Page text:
Fig. 5. Comparison of inhibitory effects of 30 μm thiopental on the nicotine-induced current in rat medial habenula (MHb) neurons and PC12 cells. The relative peak (A  ) and nondesensitized (B  ) currents were 57.3 ± 7.9 and 44.4 ± 7.5%, respectively, in the presence of thiopental and 10 μm nicotine in MHb neurons (n = 9). In the presence of thiopental and 100 μm nicotine, they were 53.2 ± 6.6 and 20.1 ± 5.7%, respectively, in MHb neurons (n = 4), and 60.4 ± 12.4 and 18.8 ± 3.0, respectively, in PC12 cells (n = 4). There was no significant difference between the inhibitory effects of thiopental on the current elicited by 100 μm nicotine in these two types of neuronal cells. Nic = nicotine; n.s. = not significantly different.
Fig. 5. Comparison of inhibitory effects of 30 μm thiopental on the nicotine-induced current in rat medial habenula (MHb) neurons and PC12 cells. The relative peak (A 
	) and nondesensitized (B 
	) currents were 57.3 ± 7.9 and 44.4 ± 7.5%, respectively, in the presence of thiopental and 10 μm nicotine in MHb neurons (n = 9). In the presence of thiopental and 100 μm nicotine, they were 53.2 ± 6.6 and 20.1 ± 5.7%, respectively, in MHb neurons (n = 4), and 60.4 ± 12.4 and 18.8 ± 3.0, respectively, in PC12 cells (n = 4). There was no significant difference between the inhibitory effects of thiopental on the current elicited by 100 μm nicotine in these two types of neuronal cells. Nic = nicotine; n.s. = not significantly different.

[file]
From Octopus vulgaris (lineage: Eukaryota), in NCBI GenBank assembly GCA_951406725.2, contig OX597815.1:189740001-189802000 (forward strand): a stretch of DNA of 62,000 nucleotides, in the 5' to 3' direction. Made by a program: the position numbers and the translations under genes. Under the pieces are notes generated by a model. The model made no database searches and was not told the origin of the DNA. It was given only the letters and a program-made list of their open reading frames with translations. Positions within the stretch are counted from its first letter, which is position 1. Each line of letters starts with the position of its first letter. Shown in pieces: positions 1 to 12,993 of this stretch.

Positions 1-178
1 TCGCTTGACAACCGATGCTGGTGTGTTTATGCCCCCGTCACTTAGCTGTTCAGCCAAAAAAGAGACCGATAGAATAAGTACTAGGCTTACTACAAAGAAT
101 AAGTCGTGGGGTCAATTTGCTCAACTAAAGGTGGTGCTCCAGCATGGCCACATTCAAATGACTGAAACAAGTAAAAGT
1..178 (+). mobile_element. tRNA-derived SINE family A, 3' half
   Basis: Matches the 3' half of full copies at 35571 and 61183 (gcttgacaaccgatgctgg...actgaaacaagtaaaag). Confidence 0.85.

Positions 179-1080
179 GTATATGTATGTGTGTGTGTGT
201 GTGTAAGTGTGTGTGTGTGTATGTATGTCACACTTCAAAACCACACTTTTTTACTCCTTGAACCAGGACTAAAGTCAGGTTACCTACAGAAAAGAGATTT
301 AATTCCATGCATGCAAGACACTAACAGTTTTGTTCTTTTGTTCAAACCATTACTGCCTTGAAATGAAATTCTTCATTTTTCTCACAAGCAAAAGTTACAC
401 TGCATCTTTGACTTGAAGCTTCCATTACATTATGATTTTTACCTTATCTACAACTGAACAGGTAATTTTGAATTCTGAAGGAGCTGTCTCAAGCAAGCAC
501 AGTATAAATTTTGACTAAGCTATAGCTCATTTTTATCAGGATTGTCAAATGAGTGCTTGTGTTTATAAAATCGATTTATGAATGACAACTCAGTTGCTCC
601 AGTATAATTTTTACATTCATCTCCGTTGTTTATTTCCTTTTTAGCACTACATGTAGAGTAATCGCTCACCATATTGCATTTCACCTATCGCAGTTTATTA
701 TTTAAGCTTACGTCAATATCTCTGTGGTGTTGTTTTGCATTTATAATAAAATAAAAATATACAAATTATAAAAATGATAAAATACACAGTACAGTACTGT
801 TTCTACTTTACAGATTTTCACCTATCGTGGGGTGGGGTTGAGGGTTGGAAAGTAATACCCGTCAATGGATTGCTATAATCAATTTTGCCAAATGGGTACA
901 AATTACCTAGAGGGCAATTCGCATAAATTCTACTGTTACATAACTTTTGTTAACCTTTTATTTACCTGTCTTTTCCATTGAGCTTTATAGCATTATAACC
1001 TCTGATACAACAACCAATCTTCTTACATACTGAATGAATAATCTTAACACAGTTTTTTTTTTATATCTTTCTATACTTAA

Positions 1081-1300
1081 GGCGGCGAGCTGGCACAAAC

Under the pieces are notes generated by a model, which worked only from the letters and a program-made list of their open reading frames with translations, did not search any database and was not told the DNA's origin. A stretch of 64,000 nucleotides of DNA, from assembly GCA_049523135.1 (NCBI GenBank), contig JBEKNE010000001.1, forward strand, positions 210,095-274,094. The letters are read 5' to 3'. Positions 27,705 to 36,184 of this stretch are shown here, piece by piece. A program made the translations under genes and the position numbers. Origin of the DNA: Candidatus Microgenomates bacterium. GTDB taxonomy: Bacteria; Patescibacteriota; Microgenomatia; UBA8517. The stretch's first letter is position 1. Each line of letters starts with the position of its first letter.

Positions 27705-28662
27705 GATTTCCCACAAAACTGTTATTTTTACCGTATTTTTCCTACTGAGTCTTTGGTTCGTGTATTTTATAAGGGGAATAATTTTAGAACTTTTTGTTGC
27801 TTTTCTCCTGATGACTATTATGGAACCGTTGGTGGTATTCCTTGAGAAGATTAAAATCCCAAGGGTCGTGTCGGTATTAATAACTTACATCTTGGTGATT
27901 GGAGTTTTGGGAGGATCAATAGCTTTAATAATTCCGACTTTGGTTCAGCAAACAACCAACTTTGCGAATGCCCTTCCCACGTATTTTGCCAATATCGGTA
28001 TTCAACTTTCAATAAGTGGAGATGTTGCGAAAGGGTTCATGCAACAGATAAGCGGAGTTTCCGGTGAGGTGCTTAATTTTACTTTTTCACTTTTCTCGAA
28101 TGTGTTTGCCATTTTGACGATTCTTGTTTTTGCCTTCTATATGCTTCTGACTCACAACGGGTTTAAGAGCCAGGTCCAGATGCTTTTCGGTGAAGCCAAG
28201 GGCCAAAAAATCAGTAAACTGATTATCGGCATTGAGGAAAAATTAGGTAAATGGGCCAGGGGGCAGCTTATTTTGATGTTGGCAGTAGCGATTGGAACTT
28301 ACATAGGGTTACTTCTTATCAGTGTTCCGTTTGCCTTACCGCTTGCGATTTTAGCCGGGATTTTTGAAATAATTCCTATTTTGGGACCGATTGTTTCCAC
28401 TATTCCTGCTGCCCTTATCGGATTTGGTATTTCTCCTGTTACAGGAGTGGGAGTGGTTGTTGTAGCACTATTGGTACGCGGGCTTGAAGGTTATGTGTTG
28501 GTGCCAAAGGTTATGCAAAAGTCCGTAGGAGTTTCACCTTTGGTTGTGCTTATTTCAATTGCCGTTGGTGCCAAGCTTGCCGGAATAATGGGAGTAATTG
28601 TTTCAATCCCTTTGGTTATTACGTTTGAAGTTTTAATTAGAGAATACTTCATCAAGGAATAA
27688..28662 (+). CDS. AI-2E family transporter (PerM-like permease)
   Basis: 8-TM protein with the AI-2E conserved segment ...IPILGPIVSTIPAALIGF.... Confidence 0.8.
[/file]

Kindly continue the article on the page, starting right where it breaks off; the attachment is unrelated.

Fig. 5. Comparison of inhibitory effects of 30 μm thiopental on the nicotine-induced current in rat medial habenula (MHb) neurons and PC12 cells. The relative peak (A  ) and nondesensitized (B  ) currents were 57.3 ± 7.9 and 44.4 ± 7.5%, respectively, in the presence of thiopental and 10 μm nicotine in MHb neurons (n = 9). In the presence of thiopental and 100 μm nicotine, they were 53.2 ± 6.6 and 20.1 ± 5.7%, respectively, in MHb neurons (n = 4), and 60.4 ± 12.4 and 18.8 ± 3.0, respectively, in PC12 cells (n = 4). There was no significant difference between the inhibitory effects of thiopental on the current elicited by 100 μm nicotine in these two types of neuronal cells. Nic = nicotine; n.s. = not significantly different.
×
Effect of MPPB Isomers on the Nicotine-induced Current
Both R  (−)- and S  (+)-MPPB reversibly inhibited the current induced by 10 μm nicotine in a dose-dependent manner (figs. 6A and 6B). There was no significant difference in the magnitudes of inhibition by these isomers at either doses (fig. 6C). Neither isomers of MPPB changed percent current decay at 30 or 100 μm (table 1). Both isomers tended to increase time constants of the decaying phases of the responses at 100 μm; however, the differences in time constant ratios did not reach statistical significance because of large variances in the values for 100 μm MPPB. There was no significant difference in time constant ratios between the isomers (table 3). These results showed that although the effects of MPPB isomers in vivo  were completely opposite, both isomers showed non-stereoselective inhibition of native nAChRs expressed in rat CNS neurons.